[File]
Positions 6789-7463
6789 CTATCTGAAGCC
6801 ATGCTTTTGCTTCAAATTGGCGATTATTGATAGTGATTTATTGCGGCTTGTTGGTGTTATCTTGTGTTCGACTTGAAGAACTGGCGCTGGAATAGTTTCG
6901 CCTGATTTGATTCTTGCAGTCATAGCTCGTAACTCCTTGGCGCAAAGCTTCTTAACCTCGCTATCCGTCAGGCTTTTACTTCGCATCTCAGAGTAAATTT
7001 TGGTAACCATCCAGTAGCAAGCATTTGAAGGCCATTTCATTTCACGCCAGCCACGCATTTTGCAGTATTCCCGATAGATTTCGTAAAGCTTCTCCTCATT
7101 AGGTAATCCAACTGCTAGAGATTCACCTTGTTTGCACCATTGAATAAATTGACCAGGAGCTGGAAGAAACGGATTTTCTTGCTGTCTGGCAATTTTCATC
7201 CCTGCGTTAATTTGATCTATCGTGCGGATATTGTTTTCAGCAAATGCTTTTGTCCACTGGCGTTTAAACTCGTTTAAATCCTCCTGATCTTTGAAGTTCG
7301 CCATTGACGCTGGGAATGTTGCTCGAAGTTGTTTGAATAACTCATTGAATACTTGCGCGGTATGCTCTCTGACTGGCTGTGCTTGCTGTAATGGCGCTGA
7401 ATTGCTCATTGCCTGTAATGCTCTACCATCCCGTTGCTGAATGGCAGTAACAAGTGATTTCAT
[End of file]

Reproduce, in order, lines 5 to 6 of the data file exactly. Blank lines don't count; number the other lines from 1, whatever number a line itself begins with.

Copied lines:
7001 TGGTAACCATCCAGTAGCAAGCATTTGAAGGCCATTTCATTTCACGCCAGCCACGCATTTTGCAGTATTCCCGATAGATTTCGTAAAGCTTCTCCTCATT
7101 AGGTAATCCAACTGCTAGAGATTCACCTTGTTTGCACCATTGAATAAATTGACCAGGAGCTGGAAGAAACGGATTTTCTTGCTGTCTGGCAATTTTCATC